Contributors to this thread:
Muzzy season - your strategy?
Who is all hunting the muzzy season and what is your strategy? I haven't hunted rifle season in 5 years now and don't regret that one bit. I wait to hunt the private land we have permission to hunt in western farmland country. Temps are going to be very nice. Have a 4 day weekend coming up with PTO to hunt Saturday - Tuesday, with a trip to Lambeau thrown in on Sunday. Lots of standing corn yet, so hunting will remain tough. Saturday, we'll have 3 guys hunting and plan on sitting in morning then pushing some small areas and probably sitting again in afternoon. We have antlerless tags plus our gun buck tags to try and get some meat. On Monday/Tuesday, I'll be hunting alone and may try to work on my stalking/still-hunting skills, especially if corn is still standing.
Pray for a lot colder weather than we have right now.
Cold weather and snow would be optimal. But that isn't going to happen. I will be headed into the swamp to try and find a place where they are coming out earlier than the end of shooting hours. With the neighbors corn, I will have to pick a trail to cover and hope for the best!
My strategy is to hope the weather is even warmer and nicer than predicted. That should save some deer from the single shot rifle guys.
I stay at least 200 yards away from anyone with a muz :P
Get lost in the C.N.F. for 2 days, then come out.
I'm sure I'm wrong but.....once upon a time wasn't orange optional during muzzy season?
Rut I will say this,,, I have 2 ML,,, one is a TC Omega ( a gift by my daughter) and my TC plains rifle,,,,,,, The only difference in loading is that on the Omega, the 209 primer is protected, in a closed system, and my cap is not protected on the plains rifle,,,, other wise loading is the same,,,,,,,,
Door Knob - in 1780, with German made rifles, the Pennsylvania rifle was capable of killing out to 300 yards, no problem,,,,,,,,
how they went back to muskets, and toe to toe fighting in the civil war is beyond me.....
Bigger profit margins selling muskets than quality crafted rifles.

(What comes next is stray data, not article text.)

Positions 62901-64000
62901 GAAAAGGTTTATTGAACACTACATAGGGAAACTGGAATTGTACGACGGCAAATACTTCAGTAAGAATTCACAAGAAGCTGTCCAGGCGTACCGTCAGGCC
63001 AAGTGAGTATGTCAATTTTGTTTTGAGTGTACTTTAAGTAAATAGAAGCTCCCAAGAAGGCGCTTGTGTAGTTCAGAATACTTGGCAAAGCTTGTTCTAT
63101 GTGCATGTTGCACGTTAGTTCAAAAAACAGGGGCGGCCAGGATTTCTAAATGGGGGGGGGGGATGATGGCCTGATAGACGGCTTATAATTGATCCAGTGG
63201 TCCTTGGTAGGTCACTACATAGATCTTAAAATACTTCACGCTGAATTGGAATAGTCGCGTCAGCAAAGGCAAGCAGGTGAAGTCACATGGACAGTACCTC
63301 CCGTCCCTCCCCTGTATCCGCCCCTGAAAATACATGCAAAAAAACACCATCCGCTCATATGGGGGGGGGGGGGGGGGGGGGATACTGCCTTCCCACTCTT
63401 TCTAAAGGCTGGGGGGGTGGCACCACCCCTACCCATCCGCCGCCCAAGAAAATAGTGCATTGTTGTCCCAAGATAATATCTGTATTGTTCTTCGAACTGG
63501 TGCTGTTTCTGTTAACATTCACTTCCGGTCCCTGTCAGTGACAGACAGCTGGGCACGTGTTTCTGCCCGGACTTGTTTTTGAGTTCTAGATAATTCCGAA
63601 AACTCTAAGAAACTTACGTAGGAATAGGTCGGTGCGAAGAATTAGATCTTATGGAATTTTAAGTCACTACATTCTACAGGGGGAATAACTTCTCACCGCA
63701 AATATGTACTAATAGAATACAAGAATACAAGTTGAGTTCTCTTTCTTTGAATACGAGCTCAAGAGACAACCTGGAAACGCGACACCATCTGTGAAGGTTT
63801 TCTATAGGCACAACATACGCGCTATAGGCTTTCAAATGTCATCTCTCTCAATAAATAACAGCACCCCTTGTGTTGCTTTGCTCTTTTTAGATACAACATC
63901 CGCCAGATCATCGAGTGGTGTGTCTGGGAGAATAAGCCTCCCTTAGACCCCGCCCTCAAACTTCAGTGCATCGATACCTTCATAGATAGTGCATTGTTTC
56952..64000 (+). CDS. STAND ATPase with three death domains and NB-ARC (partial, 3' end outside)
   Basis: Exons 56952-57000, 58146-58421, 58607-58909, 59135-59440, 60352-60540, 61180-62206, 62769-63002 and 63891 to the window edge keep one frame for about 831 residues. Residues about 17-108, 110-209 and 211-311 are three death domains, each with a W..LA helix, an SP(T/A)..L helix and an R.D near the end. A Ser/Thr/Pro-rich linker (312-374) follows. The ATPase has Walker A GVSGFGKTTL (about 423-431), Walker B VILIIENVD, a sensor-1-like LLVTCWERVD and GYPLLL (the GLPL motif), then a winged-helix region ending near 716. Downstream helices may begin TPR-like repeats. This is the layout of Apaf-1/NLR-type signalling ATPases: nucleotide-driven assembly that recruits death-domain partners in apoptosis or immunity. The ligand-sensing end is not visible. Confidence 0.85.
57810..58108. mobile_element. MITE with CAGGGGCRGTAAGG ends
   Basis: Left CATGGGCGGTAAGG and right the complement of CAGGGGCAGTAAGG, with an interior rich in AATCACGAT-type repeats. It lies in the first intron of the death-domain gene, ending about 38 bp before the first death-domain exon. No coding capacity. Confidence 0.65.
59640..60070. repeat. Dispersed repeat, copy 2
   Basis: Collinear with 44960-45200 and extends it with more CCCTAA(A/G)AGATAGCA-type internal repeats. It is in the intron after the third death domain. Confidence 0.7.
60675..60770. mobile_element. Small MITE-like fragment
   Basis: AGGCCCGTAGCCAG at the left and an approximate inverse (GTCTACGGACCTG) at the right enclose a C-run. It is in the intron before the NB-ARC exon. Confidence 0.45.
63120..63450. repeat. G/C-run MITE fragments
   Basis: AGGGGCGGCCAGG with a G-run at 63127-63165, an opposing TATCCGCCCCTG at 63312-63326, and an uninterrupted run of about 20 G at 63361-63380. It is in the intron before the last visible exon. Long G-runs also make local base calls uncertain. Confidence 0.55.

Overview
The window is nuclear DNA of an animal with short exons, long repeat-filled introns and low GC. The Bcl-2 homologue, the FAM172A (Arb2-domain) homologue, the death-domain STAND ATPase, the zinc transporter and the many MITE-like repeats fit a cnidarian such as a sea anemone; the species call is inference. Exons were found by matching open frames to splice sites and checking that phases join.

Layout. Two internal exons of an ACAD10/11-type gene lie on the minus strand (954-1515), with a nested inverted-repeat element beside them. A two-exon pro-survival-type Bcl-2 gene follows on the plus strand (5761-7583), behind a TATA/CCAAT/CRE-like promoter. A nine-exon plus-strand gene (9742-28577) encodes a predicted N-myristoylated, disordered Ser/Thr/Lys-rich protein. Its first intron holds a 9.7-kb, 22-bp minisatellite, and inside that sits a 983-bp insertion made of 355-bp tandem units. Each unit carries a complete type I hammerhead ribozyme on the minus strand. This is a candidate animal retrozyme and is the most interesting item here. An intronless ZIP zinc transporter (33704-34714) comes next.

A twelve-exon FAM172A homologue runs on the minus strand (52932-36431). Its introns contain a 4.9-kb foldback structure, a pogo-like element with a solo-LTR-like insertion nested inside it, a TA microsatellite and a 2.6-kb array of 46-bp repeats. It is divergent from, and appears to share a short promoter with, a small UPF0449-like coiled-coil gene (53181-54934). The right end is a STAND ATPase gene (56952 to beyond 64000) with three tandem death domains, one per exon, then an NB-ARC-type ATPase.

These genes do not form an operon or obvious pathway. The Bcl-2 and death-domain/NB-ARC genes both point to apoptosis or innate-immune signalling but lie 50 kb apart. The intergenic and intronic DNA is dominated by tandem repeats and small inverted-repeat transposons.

My cap lock shoots much better than my inline. I guess this isn't surprising considering one is a Lyman Great Plains and the other the cheapest CVA they make. Neither has as scope, and never will, but the main difference for me is the sights. The CVA has some cracker jack fiber optic sight the covers your target at 25 yards. Guess they are made with the thinking a scope will go on it. My Lyman shoots great groups out to 100 yards. Im looking to upgrade the sights and hopefully be able to shoot a respectable group at 150 and maybe even 200 yards. Not to hunt that far but to shoot better at the range with a muzzleloader and iron sights than what I see a lot of people do with rifles and scopes.
The problem I have with my Hawkins is I can't see the iron sites well anymore during lower light. Just a big blur in front of me. Any fix for that would be welcome.
Live2hunt - paint them with red nail polish?
Don't have any advice for that besides glasses or New glasses. I put off getting a new pair to long and it has made shooting a bit more interesting. I'm looking at putting on a peep sight but have heard bad things about 28th hem in low light.
I find white nail Polish easiest to see. My .22 varmint guns all this treatment. And it isn't a problem in snow either. My ml has a nikon omega scope and has since as soon as they where aloud. I would hate to give it up. Helps my confidence tremendously, only thing it's ever killed is yotes over the gun season gut piles. Someday a deer I hope